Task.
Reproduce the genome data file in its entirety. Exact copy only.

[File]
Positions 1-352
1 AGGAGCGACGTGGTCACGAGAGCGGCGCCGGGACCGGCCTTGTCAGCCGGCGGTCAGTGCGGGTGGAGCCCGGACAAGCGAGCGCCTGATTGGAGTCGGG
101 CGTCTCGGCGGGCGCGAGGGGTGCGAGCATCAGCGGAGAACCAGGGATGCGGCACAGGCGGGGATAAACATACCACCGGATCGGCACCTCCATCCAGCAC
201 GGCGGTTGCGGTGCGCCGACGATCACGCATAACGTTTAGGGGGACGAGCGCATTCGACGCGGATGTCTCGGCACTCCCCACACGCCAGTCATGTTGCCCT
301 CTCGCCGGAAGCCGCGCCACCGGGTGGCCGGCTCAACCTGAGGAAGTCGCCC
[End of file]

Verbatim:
Positions 1-352
1 AGGAGCGACGTGGTCACGAGAGCGGCGCCGGGACCGGCCTTGTCAGCCGGCGGTCAGTGCGGGTGGAGCCCGGACAAGCGAGCGCCTGATTGGAGTCGGG
101 CGTCTCGGCGGGCGCGAGGGGTGCGAGCATCAGCGGAGAACCAGGGATGCGGCACAGGCGGGGATAAACATACCACCGGATCGGCACCTCCATCCAGCAC
201 GGCGGTTGCGGTGCGCCGACGATCACGCATAACGTTTAGGGGGACGAGCGCATTCGACGCGGATGTCTCGGCACTCCCCACACGCCAGTCATGTTGCCCT
301 CTCGCCGGAAGCCGCGCCACCGGGTGGCCGGCTCAACCTGAGGAAGTCGCCC